Our reporting relies on your support. Contribute today! 

Help us reach our goal of $250,000. The countdown is on!

The Oakland Raiders and their owner Al Davis, who collectively represent everything that is evil in sports, are finally getting what they deserve.

The Chargers are heavy favorites to win Sunday when they play the Raiders at Oakland, and why wouldn’t they be? The Raiders are being mocked around the country as a bad football team and a dysfunctional organization.

What took so long?

The Raiders are the ones who popularized black uniforms that gangs embraced and celebrated.

Before long, respectable pro sports teams were incorporating black into their uniforms. The St. Louis Cardinals wore black baseball hats, even though black isn’t a team color. That’s just one example of gang-style clothing inspired by the Raiders creeping into the mainstream.

The Raiders and Al Davis are the ones who popularized the expression, “Just win, baby!”

In other words, bend the rules, flat out cheat and set examples of poor sportsmanship. And then laugh about how you got away with it. Never mind the negative trickle-down effect on high school and youth sports.

Sports talk radio personalities latched on to the expression as a gimmick to talk about on the air, spreading the word among impressionable fans. They celebrated the Raider way. Never mind they denigrated everything good about sports.

The Raiders are the ones who popularized milking public tax dollars from schools and fixing roads to remodel stadiums. They did it when they moved from Los Angeles to Oakland and then back to Oakland. In between, Davis suckered Irwindale, Calif. in to paying him millions for the possibility to move the Raiders up the freeway from the Coliseum.

“Genius,” the Raiders players chanted in the locker room after they won the Super Bowl in 1980 by beating the Philadelphia Eagles.

Now we know Davis is nothing more than an eccentric old man who is spoiling the proud legacy he built, but we’re stuck with this “genius” label being thrown loosely around within all sports.

For example, after Eric Mangini was called a genius in 2006 after he went 10-6 with Herm Edwards players. “Man-Genious,” they said. Yeah, right. Try saying that now.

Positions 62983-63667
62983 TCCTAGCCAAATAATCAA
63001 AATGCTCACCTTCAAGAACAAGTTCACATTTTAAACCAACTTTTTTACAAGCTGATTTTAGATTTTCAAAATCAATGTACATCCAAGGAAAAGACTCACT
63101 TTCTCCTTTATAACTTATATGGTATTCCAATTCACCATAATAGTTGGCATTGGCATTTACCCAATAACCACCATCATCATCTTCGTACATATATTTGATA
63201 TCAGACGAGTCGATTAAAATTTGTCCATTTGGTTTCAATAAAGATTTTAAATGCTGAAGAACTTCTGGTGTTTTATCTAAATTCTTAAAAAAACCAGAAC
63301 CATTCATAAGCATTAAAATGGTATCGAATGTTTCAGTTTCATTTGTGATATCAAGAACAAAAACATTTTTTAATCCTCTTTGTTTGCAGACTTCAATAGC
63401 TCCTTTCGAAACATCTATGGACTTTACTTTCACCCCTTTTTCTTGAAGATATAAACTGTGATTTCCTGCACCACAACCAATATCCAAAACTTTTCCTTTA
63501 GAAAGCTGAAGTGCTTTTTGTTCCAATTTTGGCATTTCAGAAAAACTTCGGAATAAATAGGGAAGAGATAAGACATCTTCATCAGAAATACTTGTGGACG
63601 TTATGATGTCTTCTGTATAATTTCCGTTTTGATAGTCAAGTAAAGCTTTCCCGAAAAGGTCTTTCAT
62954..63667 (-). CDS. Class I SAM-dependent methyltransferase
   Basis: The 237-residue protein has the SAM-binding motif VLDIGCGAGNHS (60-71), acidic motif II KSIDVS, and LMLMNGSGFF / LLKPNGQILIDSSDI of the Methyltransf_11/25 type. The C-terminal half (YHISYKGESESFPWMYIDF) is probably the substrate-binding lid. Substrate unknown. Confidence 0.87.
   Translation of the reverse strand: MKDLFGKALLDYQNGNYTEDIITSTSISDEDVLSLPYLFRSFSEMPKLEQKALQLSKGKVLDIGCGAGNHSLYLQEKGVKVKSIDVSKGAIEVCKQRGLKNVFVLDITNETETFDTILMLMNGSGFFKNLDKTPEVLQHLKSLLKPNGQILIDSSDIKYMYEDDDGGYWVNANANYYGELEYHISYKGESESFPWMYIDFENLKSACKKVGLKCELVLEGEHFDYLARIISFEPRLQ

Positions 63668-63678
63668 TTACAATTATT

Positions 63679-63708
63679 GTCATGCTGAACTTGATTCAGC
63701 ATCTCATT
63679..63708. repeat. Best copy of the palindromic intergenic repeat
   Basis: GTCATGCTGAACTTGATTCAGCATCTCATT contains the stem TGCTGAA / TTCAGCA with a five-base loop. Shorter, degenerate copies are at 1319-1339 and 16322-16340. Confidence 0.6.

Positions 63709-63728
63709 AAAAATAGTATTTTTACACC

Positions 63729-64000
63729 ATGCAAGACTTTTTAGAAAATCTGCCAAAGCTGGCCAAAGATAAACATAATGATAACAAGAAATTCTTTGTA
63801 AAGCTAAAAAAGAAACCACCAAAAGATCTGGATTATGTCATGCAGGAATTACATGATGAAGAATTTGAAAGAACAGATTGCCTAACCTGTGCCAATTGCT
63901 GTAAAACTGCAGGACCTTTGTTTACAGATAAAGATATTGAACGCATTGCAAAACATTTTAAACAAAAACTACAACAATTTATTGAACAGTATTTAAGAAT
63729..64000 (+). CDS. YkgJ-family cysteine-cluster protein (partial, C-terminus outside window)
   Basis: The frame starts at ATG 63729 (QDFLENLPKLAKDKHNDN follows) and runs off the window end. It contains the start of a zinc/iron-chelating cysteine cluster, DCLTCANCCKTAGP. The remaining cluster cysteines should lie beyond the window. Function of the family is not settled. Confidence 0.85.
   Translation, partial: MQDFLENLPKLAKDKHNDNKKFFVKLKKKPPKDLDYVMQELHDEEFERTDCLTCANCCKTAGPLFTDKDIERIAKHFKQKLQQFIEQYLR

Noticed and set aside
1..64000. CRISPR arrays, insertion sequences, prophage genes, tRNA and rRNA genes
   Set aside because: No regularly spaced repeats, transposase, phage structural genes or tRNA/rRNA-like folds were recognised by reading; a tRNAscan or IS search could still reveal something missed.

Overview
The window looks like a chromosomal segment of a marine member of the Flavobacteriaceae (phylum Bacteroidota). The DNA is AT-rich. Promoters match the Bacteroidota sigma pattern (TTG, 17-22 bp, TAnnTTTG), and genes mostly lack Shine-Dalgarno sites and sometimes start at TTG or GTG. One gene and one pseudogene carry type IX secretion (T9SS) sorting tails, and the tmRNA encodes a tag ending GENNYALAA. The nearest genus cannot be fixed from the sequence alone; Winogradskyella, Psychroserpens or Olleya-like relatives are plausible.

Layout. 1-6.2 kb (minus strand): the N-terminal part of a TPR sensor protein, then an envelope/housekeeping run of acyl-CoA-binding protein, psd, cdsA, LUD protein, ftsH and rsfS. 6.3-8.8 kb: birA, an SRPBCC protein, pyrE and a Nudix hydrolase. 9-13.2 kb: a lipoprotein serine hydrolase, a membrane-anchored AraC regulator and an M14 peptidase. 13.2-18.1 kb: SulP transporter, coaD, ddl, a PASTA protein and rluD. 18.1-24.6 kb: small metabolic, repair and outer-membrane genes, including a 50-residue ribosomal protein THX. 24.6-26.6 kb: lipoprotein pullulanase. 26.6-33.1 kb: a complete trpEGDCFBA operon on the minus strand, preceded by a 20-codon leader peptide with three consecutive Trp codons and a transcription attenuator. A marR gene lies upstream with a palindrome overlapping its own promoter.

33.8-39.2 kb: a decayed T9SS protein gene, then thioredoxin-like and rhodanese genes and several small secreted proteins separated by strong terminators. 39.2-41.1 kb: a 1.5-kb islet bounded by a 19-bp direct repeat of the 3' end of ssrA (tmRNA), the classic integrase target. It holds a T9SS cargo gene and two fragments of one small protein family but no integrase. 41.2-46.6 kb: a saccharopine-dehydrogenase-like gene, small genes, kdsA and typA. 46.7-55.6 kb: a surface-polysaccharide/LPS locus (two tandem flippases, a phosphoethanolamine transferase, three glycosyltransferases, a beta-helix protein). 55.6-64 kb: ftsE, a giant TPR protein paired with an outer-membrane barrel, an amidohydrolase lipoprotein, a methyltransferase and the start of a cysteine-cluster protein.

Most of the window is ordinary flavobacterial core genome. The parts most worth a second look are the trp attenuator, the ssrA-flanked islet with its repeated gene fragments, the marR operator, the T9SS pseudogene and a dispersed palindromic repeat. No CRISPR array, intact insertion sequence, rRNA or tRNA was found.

Remember how Davis was always accused of interfering with the head coaches’ game plans? The coaches and players always denied it. Even after they left the Raiders organization, they wouldn’t admit it.

Now people are finally admitting Davis interferes with the team. There was an interesting interview Thursday with former Raiders head coach Tom Flores on XX Sports Radio.

Flores, now a commentator for Raiders radio broadcasts, admitted Davis always interferes. He explained it was that way when he played for Davis, so people brought up in the Raider system accepted it. I was stunned to hear him admit it. He must figure Al is so out of it, word won’t get back to him about what he said.

But Davis has brought in so many outside coaches in recent years, and he can’t get away it anymore. Plus, he has apparently lost his ability to judge football talent.

Here’s one more story, and then I’ll get off this rant about Al Davis and the Raiders. I heard it from a former Raiders assistant coach.

La’Roi Glover, the former Point Loma High and San Diego State defensive lineman, started his career with the Raiders in 1996, but was cut after one season.

A couple of years later Glover, who is now a six-time Pro Bowler in his 13th NFL season with the St. Louis Rams, played against the Raiders as a member of the New Orleans Saints. Glover, exacting his own revenge, had a monster game, blowing up the Raiders’ offense line from the first snap.

When the coaches watched film on Monday — with Davis present as always — Davis kept muttering out loud, “Can’t anybody block him?” each time Glover made a play.

The coaches, under their breaths, kept muttering, “He used to be on this team, Al.”

That’s the Al that used to be considered the clever guy who was a step ahead of everyone. Now we know the Raiders are what they are — and that they represent everything evil about sports.

— TOM SHANAHAN

Leave a comment

Your email address will not be published. Required fields are marked *

This site uses Akismet to reduce spam. Learn how your comment data is processed.